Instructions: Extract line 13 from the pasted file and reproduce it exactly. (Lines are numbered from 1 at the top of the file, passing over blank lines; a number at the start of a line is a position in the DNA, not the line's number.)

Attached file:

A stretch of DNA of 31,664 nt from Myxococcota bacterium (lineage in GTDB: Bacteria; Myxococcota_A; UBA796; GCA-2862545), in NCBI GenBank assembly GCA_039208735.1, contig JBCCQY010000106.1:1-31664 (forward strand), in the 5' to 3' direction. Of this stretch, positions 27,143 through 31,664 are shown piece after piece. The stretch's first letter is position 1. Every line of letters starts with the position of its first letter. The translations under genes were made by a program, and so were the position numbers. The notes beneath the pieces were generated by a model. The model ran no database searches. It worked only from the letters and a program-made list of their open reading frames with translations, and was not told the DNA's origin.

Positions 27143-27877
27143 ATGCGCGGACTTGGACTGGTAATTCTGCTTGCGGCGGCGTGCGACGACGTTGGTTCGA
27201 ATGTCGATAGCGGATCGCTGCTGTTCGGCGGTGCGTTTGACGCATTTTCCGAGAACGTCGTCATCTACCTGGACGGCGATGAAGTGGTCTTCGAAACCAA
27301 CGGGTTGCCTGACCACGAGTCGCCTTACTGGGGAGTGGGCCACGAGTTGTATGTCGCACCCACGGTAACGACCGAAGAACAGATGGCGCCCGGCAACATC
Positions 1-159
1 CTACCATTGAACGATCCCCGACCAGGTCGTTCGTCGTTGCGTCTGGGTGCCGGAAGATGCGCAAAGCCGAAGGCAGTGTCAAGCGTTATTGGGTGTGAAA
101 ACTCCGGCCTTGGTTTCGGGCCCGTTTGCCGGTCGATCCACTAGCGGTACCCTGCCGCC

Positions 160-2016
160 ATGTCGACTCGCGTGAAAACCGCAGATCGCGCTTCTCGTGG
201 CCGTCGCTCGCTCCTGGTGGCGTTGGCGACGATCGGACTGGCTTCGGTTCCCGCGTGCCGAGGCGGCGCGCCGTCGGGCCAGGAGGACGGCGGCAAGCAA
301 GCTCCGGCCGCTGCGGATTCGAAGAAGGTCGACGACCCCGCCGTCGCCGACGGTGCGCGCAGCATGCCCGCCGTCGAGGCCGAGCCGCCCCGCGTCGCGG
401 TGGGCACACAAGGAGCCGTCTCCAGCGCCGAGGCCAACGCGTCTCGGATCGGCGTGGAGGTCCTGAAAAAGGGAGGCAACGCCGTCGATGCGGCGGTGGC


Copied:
401 TGGGCACACAAGGAGCCGTCTCCAGCGCCGAGGCCAACGCGTCTCGGATCGGCGTGGAGGTCCTGAAAAAGGGAGGCAACGCCGTCGATGCGGCGGTGGC